Poor nutritional care can threaten the safety of people in all care and community settings. The risks can be widespread, have damaging consequences and need to be understood by all nursing staff and addressed as patient safety issues.
Patient safety incidents associated with poor nutrition
The National Patient Safety Agency (NPSA) collected and analysed reports of patient safety incidents received from health and social care staff in England and Wales. Through analysis of the data, the NPSA identified key themes related to food and nutritional care.
Key themes from the RLS included:
- Dehydration: instances of dehydration on transfer of care; intravenous fluids prescribed but not administered.
- Hydration and mobilisation reduce the risk of acquiring venous thromboembolism (VTE).
- Inappropriate diet: patients or service users receiving incorrect diets, including receiving meals with ingredients to which they are allergic, people with swallowing problems not receiving a textured modified diet, or people receiving textured modified diets when they could eat a normal diet.
- Missed meals: hospital patients missing meals unnecessarily, for example, leaving the ward for a non-urgent investigation or procedure.
- Nil by mouth: hospital patients being kept Nil by Mouth for prolonged periods of time whilst waiting for surgery or a special assessment.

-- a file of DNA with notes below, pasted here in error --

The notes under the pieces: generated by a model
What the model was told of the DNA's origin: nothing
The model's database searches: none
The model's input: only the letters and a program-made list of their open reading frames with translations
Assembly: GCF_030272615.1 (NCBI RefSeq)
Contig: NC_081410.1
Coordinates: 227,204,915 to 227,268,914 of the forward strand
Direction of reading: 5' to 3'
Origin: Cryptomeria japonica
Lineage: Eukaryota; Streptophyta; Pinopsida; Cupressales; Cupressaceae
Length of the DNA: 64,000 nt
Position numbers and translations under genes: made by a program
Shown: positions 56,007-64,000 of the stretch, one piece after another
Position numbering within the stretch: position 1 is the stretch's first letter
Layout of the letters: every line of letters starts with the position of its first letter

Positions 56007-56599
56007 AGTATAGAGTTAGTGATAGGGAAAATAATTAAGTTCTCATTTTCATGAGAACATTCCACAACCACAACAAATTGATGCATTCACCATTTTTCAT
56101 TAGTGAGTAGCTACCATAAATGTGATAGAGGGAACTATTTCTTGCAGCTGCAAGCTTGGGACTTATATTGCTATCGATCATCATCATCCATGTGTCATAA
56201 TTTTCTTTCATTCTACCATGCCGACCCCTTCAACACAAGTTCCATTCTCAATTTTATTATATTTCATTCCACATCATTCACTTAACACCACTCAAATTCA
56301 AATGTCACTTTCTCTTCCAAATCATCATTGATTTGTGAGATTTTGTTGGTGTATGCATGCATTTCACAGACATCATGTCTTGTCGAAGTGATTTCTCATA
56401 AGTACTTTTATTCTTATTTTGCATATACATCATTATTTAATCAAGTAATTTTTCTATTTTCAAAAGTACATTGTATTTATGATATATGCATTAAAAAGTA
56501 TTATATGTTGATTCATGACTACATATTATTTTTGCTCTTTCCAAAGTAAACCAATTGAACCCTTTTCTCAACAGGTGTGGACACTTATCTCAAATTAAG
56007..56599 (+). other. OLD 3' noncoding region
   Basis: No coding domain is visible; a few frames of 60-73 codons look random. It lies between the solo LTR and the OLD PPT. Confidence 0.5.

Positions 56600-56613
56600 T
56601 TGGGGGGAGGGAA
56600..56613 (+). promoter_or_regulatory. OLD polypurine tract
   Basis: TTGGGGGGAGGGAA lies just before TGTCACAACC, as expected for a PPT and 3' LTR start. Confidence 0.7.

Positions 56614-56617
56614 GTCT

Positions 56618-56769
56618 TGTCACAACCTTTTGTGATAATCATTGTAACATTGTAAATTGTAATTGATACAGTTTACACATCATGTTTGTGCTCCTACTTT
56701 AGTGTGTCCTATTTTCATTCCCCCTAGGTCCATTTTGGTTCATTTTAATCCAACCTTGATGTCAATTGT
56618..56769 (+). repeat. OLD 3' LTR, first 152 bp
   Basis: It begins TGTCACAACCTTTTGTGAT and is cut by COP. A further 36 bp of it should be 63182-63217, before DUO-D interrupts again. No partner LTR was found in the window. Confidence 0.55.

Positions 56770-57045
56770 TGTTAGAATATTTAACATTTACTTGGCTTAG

- Parenteral nutrition: a recent report from the National Confidential Enquiry into Patient Outcome and Death (NCEPOD) has highlighted organisational factors related to enteral and parenteral nutritional including an excessive complication rate for central venous devices and feeding catheters.
- Enteral and parenteral nutrition: the NPSA has highlighted the risk of harm from misplaced nasogastric feeding tubes in adults, children and infants.
- Handwashing: the Care Quality Commission reported that patients were being denied the opportunity to wash their hands at mealtimes despite the importance of hand washing in reducing hospital acquired infections.
- Pressure ulcers: lack of nutritional intake being a contributory factor in the development of pressure ulcers.
- Transfer of care: hospital patients being transferred to care homes or into the community without information relating to their nutritional requirements being given.
Reporting patient safety incidents associated with poor nutrition
Nursing staff need to report these and similar issues especially availability of equipment including scales and cutlery, lack of assistance at mealtimes and lack of nutritional screening. It is important that staff are encouraged to report these issues and know how to report locally. BAPEN recommend the annual calibration of scales on all wards and in all care settings to ensure that nutritional information be included in communications on discharge from hospital and mental units.
There are tools and techniques that can reduce the risk of poor nutrition and dehydration. The engagement of patients, families and carers increases the chance of nutrition related incidents being spotted and dealt with promptly.